First. I don't have any experience with eastern wild poults, so my ability to help you in this is limited. However, if you have experience with eastern wild poults, we may be able to work a couple of things out.
If this poult was the result of a wild X royal palm, it will be carrying a black-wing gene, a palm gene, and a Narragansett gene. All of these genes would be recessive, and so they will not express themselves fully (the exception being hens would look like Narragansetts). If the poult us a wild X palm crossed back to a wild, it may have all, some, or none of those recessive genes. Palm genes and Narragansett genes can be "dilution" genes in some instances, and can lighten or frost some feathers. This is where you or someone else with experience with wild poults needs to jump in. Does the poult look lighter than a typical eastern wild? If so, it may (or may not) be showing a recessive palm or Narri gene.
A test to tell what genes it has is to mate with with a royal palm. If it is carrying just a balck-wing gene, you will get black-winged wild turkey toms (sort of), and bl-wing narragansett hens. If it is carrying just a palm gene, the offspring will look more or less like Oregon gray toms and Narri hens. If it is carrying just a Narri gene, the offspring will all be Narragansetty. And then if it has combinations there would be lots more discussion. I was intentionally soft on my descriptions of the next generation offspring because I am not entirely sure what eastern wild genes consist of and how they may influence the heritage genes that I understand a little better.
That helped alot. The gentleman I bought the 2 E Wild poults from has been crossing Palms and E Wilds for a while now. For now I am calling them my mutt turkeys. I have 2 Standard Bronze and 2 Black Spanish poults as well. I'm hoping to be able to breed some combo of these in the future and was just wondering what genes the mutts had. To tell the truth. The mutts look alot like my standard bronze if that may help you help me. Aside from one of the mutts being a little lighter colored than the other.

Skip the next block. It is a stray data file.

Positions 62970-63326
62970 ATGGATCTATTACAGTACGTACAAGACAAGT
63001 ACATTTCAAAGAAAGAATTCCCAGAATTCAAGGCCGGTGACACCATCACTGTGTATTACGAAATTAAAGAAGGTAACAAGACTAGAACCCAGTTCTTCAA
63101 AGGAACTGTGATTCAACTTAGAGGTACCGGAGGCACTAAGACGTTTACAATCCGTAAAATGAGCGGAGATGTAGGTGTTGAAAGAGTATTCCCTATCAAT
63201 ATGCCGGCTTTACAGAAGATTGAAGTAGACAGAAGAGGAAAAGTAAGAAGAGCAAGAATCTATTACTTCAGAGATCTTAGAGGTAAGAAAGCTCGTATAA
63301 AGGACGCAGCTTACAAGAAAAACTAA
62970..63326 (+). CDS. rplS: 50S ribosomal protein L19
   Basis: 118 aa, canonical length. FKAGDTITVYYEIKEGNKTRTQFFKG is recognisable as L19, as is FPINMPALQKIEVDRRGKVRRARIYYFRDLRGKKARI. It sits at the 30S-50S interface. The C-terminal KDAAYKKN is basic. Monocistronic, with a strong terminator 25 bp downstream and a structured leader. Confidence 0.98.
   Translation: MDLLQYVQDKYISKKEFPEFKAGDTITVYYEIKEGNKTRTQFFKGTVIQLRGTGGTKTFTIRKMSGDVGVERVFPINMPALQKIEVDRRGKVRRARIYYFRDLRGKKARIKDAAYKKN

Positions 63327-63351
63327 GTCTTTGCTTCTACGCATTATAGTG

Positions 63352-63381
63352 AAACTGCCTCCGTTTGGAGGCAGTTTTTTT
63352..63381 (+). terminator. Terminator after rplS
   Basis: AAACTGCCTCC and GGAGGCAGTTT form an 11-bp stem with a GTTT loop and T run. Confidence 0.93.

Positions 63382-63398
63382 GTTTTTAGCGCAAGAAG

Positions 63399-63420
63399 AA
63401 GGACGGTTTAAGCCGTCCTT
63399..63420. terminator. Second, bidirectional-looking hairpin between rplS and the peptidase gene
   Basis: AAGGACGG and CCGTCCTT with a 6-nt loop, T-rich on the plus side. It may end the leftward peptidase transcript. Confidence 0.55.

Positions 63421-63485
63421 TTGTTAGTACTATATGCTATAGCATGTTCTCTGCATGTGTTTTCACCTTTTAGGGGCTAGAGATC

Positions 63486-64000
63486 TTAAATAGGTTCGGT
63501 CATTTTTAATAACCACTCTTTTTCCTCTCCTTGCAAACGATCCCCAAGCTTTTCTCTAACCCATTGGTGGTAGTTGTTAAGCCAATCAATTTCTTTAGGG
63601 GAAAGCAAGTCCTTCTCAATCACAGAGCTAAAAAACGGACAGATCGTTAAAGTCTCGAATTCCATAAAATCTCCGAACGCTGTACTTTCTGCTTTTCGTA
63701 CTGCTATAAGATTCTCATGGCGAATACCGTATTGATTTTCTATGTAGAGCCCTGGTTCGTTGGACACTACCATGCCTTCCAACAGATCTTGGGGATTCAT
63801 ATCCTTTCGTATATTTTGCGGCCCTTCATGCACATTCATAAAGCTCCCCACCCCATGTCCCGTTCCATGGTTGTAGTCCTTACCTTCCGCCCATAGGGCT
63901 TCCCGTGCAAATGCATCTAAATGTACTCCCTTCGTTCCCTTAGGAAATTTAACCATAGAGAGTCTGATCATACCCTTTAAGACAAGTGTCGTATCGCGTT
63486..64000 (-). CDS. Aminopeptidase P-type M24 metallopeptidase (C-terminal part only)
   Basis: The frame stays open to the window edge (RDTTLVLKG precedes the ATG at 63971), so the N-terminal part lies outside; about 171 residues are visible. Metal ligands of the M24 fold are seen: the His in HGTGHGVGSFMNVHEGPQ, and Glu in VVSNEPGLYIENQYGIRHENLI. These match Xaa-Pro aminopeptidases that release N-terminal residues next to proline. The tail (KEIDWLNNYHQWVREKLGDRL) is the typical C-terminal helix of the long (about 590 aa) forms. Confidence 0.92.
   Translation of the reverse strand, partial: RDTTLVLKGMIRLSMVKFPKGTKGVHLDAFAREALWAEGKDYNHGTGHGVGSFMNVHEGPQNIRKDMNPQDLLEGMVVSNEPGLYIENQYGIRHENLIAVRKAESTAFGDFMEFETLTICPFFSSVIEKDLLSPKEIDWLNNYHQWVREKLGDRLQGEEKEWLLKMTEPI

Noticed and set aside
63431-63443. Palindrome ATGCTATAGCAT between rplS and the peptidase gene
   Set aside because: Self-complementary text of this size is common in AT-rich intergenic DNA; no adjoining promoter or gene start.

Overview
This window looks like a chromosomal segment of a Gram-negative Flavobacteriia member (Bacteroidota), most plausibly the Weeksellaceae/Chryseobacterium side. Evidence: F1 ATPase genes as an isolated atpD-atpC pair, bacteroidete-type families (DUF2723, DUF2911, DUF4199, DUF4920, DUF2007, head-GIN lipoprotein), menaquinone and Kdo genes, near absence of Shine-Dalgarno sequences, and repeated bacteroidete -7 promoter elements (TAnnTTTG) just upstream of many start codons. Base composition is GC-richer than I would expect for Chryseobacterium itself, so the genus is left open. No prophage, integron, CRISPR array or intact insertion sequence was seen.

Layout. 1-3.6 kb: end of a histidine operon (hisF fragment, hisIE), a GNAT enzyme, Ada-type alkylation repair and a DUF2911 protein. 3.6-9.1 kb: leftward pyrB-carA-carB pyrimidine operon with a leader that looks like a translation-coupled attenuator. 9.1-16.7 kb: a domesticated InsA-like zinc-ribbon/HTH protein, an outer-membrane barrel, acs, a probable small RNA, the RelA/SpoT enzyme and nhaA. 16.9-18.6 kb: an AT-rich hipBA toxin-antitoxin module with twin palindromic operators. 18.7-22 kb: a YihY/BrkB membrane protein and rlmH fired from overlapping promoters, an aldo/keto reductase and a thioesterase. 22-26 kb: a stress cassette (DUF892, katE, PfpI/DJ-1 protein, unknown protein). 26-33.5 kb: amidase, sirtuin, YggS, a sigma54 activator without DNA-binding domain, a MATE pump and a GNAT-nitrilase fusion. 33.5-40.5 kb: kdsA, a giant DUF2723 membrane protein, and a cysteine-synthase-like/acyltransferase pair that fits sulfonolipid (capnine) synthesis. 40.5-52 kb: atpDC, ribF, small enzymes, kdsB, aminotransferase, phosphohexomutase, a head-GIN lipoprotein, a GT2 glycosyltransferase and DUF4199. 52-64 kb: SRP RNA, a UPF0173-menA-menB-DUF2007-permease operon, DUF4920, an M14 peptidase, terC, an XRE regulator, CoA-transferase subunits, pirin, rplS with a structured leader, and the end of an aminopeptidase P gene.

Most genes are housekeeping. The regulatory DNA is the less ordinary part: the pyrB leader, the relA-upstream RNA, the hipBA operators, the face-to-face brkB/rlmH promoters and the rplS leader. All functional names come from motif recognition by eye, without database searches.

It might be more fun (and educational) for you to decide what color turkeys you want to end up with, and then build a breeding program to address that, rather than just start mixing turkeys together and see what happens. For instance, I want to have golden phoenix, but can't just buy some because no one that sells them can ship turkeys to Minnesota. But knowing that a golden phoenix is essentially a black-winged golden Narragansett, I know I need to match birds to get a certain combination of color genes. It becomes a puzzle, then, to figure out what to cross with what to get the results you are looking for. I need two black-winged genes, one palm gene, two Narragansett genes, and one red gene. Since I can only get the 8 standard heritage breeds, I obviously have to start with royal palm (black wing, palm, and narragansett) and bourbon red (red). By crossing these offspring back to royal palm, 1/4 of the offspring should be golden phoenix. Or I could cross them back to BR X RP to get many more varieties, but a much smaller percentage of golden phoenix. I have 13 BR X RP poults right now. So I will save a few hens and cross with a RP tom next spring.
OK, maybe only nerdy biologists see the entertainment value in this
I see where you are coming from. Until now I have just been wondering wth I had in the Eastern/Palm birds. Now you have me wondering about what beautiful birds I can get in the future by crossing these right. hmmmmm. Maybe between your knowledge and maybe a tutorial from jc I can breed some really pretty turkeys. Now only to wait and see what sex these 6 poults turn out to be.